Back in Ankara, a friend asked us: where were all of the Turkish women who wear Islamic headscarves? We didn't see any of them marching with us. We saw some watching from the sidewalks. Most bystanders looked on stony-faced. Some clapped. At a hotel, little girls in ethnic costume stood on the steps and cheered.
We did notice two elderly women marching in white headscarves: but those scarves were worn in Kurdish fashion. Near the aqueduct, more Kurdish women in colorful dress came out and clapped and ululated. As we passed a construction site, men in hard hats joined the march, taking up the signs that said "We are all Armenian."
Some marchers gave voice to more militant slogans:
The last was shouted when we passed an office of the Nationalist Movement Party or the Great Union Party. Unfortunately my translations do not carry the musical chanting of the Turkish slogans:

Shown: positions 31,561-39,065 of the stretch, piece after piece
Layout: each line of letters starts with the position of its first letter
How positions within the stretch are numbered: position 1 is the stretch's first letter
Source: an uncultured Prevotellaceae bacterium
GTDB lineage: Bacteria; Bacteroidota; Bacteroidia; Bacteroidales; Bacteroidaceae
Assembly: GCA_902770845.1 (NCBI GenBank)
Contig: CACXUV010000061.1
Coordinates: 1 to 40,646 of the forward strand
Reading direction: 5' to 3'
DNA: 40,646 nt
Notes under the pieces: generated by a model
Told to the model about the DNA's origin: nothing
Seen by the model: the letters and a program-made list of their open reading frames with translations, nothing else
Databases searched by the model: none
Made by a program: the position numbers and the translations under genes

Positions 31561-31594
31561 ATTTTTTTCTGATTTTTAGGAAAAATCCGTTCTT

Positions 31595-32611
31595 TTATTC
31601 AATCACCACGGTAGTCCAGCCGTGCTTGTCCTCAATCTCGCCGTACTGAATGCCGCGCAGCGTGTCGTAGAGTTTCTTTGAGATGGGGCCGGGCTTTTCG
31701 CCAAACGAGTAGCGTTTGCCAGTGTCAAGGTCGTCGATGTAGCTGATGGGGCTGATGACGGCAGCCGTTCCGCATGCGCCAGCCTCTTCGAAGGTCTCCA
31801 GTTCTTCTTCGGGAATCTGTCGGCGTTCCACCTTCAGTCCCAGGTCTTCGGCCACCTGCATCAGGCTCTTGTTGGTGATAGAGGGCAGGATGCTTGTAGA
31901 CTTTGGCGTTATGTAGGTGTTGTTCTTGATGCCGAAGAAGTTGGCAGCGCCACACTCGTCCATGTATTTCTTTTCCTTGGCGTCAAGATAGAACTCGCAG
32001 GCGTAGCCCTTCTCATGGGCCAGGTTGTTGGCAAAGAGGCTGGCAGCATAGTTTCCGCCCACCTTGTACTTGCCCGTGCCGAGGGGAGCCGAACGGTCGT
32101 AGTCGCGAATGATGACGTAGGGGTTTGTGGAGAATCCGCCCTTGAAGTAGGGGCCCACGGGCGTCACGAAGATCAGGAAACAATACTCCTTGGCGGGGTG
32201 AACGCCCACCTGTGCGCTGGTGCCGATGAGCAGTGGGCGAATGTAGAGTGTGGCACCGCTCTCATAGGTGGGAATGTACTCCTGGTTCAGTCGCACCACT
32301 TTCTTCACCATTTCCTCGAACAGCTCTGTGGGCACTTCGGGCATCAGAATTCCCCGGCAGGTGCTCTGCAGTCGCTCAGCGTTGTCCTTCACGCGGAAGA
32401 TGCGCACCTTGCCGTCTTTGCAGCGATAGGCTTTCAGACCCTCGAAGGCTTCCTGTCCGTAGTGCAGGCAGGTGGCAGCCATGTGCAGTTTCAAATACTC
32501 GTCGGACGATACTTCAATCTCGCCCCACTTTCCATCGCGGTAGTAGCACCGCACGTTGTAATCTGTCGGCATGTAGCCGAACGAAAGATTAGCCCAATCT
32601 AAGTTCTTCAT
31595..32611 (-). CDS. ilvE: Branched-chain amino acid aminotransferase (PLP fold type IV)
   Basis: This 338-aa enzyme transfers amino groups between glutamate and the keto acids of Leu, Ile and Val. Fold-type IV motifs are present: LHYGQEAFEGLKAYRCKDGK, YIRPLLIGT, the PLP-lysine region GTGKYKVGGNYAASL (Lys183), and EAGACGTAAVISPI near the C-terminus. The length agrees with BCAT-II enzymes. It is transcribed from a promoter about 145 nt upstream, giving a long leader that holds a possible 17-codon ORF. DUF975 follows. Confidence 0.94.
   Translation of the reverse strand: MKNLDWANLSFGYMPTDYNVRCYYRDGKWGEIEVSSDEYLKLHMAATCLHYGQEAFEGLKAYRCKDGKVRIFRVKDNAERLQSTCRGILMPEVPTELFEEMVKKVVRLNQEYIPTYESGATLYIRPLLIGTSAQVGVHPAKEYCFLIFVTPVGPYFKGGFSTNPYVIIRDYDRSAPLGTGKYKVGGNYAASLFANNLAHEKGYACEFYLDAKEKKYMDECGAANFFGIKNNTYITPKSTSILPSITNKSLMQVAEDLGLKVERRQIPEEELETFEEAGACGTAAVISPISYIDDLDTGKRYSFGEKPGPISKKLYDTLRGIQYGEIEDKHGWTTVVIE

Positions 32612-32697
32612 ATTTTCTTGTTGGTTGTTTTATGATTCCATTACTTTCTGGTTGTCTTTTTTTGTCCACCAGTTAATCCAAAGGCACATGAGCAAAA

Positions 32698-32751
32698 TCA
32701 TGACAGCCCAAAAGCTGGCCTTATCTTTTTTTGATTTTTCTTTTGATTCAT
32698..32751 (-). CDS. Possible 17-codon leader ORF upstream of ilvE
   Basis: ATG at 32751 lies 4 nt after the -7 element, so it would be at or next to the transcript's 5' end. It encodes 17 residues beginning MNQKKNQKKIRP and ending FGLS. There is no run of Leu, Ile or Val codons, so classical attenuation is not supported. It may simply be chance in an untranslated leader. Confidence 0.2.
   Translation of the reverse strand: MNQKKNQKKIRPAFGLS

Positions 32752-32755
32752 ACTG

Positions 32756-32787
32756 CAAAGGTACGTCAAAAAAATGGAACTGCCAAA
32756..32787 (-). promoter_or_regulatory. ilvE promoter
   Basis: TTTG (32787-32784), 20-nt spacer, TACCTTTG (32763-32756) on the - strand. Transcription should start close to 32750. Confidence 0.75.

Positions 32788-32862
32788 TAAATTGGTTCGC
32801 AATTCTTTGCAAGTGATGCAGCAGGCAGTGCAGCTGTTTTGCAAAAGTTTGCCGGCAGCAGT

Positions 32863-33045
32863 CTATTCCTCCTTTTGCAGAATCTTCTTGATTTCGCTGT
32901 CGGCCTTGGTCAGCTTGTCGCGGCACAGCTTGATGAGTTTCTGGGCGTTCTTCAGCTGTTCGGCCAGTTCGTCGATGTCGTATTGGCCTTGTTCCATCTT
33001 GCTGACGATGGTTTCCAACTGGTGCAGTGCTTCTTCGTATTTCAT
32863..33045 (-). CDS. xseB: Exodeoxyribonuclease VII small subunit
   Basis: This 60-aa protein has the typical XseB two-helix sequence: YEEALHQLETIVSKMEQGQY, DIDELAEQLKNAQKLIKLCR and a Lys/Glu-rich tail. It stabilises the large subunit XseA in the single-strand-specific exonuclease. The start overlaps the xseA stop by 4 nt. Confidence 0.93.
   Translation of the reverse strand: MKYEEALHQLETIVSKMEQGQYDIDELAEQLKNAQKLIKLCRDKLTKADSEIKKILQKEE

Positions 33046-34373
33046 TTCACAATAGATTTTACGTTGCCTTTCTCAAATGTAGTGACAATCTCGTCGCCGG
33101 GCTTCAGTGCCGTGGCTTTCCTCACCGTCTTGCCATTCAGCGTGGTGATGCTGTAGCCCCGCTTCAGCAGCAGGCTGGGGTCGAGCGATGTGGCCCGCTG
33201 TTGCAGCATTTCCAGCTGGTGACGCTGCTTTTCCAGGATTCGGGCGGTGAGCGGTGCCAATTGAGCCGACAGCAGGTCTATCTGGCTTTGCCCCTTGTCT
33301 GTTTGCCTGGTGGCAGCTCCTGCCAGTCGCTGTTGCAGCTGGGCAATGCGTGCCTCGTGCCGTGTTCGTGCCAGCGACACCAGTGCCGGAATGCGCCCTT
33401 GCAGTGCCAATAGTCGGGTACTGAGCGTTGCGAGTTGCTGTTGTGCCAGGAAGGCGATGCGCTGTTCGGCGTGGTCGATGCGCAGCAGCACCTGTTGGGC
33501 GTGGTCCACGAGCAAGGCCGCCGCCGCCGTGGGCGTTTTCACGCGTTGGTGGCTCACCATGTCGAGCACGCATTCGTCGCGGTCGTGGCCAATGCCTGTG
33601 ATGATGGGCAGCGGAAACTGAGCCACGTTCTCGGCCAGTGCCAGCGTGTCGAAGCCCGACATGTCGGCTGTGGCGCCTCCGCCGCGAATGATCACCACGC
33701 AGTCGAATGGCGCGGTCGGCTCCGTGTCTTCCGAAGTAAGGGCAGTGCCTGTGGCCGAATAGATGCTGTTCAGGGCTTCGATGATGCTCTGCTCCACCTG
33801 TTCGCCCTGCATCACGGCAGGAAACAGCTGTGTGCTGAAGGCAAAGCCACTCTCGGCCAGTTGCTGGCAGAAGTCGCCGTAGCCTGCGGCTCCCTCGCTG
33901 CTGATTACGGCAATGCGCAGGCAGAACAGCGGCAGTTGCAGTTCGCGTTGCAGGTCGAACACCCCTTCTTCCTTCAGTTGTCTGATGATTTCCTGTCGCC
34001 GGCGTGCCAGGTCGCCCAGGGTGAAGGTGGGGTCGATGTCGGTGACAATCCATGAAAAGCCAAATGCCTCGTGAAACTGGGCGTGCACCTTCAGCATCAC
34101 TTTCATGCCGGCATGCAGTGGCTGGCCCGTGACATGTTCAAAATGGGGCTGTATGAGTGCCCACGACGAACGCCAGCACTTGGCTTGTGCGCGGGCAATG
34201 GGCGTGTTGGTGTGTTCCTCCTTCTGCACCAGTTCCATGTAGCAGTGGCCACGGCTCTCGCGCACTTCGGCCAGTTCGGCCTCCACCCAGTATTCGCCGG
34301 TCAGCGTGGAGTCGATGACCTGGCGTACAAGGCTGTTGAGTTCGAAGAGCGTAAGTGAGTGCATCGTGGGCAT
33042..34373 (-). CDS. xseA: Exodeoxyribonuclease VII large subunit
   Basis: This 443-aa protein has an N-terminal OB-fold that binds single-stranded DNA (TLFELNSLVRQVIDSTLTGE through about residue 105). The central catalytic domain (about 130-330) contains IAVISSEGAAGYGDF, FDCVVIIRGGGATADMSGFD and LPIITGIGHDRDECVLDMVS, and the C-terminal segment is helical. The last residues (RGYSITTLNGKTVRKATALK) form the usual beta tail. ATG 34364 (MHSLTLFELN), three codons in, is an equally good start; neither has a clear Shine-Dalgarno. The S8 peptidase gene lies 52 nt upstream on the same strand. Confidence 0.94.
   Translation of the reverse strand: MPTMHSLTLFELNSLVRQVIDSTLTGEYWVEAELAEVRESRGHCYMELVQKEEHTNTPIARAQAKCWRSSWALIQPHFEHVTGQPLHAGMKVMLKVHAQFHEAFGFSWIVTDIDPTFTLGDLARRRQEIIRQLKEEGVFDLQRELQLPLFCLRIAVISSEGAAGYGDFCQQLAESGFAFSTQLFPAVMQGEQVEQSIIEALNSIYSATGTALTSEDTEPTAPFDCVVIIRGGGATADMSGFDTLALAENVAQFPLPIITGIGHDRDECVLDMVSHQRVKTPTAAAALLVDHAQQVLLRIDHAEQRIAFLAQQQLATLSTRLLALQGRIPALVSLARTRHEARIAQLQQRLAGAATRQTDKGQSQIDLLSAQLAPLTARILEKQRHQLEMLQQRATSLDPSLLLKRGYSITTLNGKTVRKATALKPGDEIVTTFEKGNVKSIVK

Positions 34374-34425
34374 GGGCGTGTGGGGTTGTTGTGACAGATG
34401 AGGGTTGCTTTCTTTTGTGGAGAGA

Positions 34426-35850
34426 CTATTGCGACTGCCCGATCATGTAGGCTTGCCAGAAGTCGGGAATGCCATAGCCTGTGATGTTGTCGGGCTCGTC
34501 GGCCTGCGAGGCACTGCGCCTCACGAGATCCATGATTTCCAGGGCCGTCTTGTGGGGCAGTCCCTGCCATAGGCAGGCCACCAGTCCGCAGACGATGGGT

Fascist Turkish Republic, out of Kurdistan!
Behold a nest of fascists!
That's "Kurdish, Turkish, Armenian: let live the peoples' brotherhood"—"brother" is genderless in Turkish.
Kürt, Türk, Ermeni!
Itinerant businessmen in the crowd sold simit and half-liter bottles of water. It was a sunny day, warm for January: near perfect for a tour of Istanbul.
The march was to end at a church; but we couldn't see the church, actually: we just gathered by the seashore. A speaker said we could go to the cemetery (just outside the old city walls) if we really wanted to, but there wouldn't be room for everybody, so why didn't we just say goodbye to Hrant where we were. The hearse drove by slowly, covered with carnations. People threw more flowers as the hearse passed. There was also a procession of well-dressed people who (I suppose) had actually attended the church service. The Prime Minister had been "too busy" to attend, though one or two of his ministers went. I do not know why the President did not attend.
We caught a fast ferry at the adjacent terminal, along with the throngs of marchers who lived on the Asian side of the Bosphorus. From Kadıköy, we took a taxi to the Harem bus terminal and found seats on a 17.15 bus. We were back in Ankara 24 hours after we had left it.
Note: The photos here were found on the web and are linked to their sources.